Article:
Friday, December 19, 2008

POSTED: a posting posing problems.

My recent researches have led me to the good people at the Vermont River Conservancy. Their website is beautiful and informative and scary. I had believed that protections were already so securely in place that preservation was a done deal. I love being wrong. Good thing it happens all the time. Vermont still has so much work to do to protect public access to swimming holes, waterfalls, fishing streams and watersheds.

The River Conservancy cites several ongoing problems for us to examine:

1.) Loss of Public Access to Water Places
I have seen this happen is several of my best painting locations in New York State. High Falls, NY lost its heart and soul when their cash-strapped Fire Dept. sold a piece of riverfront that had given access to a spectacular swimming area below the wide and thundering High Falls. The new owner is a big believer in razor wire. Now you can't even SEE the Falls anymore. Gone means GONE FOREVER. No Trespassing.

2.)Inappropriate Development of Shore Properties
In Rosendale, NY, a lovely lake that was owned by a hotel and open to public uses for hiking, cross-country skiing and boating got sold to developers. They intend to build a gated complex for those recovering from plastic surgery. The gate is up. The gate is closed. Plastic surgery??? Hello???Talk about a boob job... The Lake is gone. No Trespassing

3.) Over- Development of Watersheds and Lake and River Corridors
Pave the shores and watch where the water goes-- watch what's in it.

4.)Unmanaged Misuse and Abuse of Water Places
From their website: Without proper and thoughtful management, many exceptional water places are too popular. If Vermont's swimming holes, waterfalls and gorges, and other popular sites are to be well cared for, Vermonters need to be excellent stewards of the lands along Vermont's waters.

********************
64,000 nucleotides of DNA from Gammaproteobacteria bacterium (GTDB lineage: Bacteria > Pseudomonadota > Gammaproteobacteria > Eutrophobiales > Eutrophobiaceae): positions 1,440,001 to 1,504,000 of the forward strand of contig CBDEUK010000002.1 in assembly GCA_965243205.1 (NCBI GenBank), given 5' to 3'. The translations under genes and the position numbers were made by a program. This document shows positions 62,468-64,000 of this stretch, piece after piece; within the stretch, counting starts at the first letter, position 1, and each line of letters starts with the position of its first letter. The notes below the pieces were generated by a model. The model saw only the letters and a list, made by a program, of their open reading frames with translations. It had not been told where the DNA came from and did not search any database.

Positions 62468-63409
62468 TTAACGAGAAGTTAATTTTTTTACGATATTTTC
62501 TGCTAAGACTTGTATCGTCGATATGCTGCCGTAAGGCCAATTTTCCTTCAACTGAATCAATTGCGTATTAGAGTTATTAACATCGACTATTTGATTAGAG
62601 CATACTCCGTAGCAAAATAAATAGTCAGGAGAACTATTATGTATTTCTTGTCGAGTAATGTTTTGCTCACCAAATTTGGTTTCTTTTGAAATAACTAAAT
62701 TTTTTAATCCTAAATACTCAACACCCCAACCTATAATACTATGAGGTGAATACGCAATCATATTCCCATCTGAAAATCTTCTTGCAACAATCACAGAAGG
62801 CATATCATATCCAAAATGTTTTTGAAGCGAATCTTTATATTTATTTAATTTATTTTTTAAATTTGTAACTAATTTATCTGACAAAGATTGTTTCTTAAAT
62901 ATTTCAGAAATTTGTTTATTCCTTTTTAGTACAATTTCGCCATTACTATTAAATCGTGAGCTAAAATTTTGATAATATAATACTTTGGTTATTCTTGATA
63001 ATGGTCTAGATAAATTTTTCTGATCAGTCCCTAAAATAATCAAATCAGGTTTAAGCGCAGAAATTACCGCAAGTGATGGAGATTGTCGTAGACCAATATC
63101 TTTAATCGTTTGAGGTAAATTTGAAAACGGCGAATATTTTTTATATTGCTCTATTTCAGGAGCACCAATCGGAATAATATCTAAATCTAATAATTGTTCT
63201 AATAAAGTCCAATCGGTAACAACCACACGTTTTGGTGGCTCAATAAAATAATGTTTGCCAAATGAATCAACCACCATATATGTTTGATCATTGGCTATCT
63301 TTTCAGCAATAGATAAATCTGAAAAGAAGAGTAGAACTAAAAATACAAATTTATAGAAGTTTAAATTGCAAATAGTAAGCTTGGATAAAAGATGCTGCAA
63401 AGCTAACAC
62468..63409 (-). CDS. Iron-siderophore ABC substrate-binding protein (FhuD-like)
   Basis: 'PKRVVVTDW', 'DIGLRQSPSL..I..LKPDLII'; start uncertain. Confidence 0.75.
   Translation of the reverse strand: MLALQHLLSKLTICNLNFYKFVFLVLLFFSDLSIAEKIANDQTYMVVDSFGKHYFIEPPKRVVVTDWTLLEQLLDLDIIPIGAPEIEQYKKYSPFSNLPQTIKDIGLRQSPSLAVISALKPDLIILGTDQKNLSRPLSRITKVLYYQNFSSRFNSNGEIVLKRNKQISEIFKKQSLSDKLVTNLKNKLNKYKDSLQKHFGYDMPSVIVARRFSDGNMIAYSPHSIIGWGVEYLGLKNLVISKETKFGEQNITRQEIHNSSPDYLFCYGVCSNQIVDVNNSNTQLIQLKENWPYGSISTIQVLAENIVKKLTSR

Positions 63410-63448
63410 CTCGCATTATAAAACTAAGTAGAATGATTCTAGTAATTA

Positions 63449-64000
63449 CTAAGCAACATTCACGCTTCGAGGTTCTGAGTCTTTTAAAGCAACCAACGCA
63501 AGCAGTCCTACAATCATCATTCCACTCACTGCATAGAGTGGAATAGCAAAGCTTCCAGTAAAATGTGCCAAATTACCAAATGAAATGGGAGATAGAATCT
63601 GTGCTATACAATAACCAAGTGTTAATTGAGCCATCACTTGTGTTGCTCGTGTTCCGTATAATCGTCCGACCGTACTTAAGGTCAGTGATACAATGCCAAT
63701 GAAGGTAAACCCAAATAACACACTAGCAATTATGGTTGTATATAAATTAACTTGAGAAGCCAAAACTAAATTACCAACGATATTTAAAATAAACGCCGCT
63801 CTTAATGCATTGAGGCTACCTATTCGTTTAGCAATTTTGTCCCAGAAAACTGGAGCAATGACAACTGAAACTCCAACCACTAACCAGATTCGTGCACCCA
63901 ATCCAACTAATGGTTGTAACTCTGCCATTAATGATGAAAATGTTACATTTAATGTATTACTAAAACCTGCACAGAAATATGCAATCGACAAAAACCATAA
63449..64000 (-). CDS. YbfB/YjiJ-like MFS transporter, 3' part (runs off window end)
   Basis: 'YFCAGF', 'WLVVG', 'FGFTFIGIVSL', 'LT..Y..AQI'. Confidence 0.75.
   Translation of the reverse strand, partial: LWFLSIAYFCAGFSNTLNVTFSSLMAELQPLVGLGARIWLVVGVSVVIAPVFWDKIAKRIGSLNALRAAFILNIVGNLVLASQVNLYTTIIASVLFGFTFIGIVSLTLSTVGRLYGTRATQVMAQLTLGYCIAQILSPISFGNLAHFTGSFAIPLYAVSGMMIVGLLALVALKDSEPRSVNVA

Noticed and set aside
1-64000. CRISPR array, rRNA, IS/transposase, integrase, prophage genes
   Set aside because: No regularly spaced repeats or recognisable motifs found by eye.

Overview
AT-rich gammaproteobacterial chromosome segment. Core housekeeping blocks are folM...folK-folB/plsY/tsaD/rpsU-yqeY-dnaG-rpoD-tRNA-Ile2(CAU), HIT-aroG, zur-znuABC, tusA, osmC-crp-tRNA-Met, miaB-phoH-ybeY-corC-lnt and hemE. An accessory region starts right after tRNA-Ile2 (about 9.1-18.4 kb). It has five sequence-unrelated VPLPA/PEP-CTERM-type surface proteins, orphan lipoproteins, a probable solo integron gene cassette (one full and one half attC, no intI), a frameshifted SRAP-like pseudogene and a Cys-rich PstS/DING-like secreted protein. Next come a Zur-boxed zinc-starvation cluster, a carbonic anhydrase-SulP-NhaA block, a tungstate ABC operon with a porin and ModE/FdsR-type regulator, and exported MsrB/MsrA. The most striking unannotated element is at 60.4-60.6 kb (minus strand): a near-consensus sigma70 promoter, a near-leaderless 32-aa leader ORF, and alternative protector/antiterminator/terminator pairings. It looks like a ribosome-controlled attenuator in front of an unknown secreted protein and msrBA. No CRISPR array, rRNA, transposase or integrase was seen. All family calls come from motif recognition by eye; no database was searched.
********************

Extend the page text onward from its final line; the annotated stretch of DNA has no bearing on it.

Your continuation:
Stewardship is all about the future-- the seven-generation future and beyond.

As part of my AOA project, I'll be offering art-making workshops at some of the many sites handled by the Vermont River Conservancy. Because my interests as an artist and their work in preserving the waterfalls are so closely aligned, I hope to offer them a series of postcards for their use as promotional premiums or sale items. I will be visiting and painting their locations including Hancock Brook near Montpelier and Twentyfoot Falls in Claredon. I am so excited to find these new locations. I am thrilled to find new friends in Vermont.
Let's go painting!!!


Susan Abbott said...

An informative if depressing post, Mariella! And making more recreational waters off-limits unless you're part of the exclusive club only increases pressure on "regular folks" sites like ponds and quarries.

Clair said...

Most think of clubs as a joining together of like-minded folks.

BUT . . . An excellent professor of a grad seminar in Modern British Poetry said, "After all, isn't the purpose of a club to exclude others?"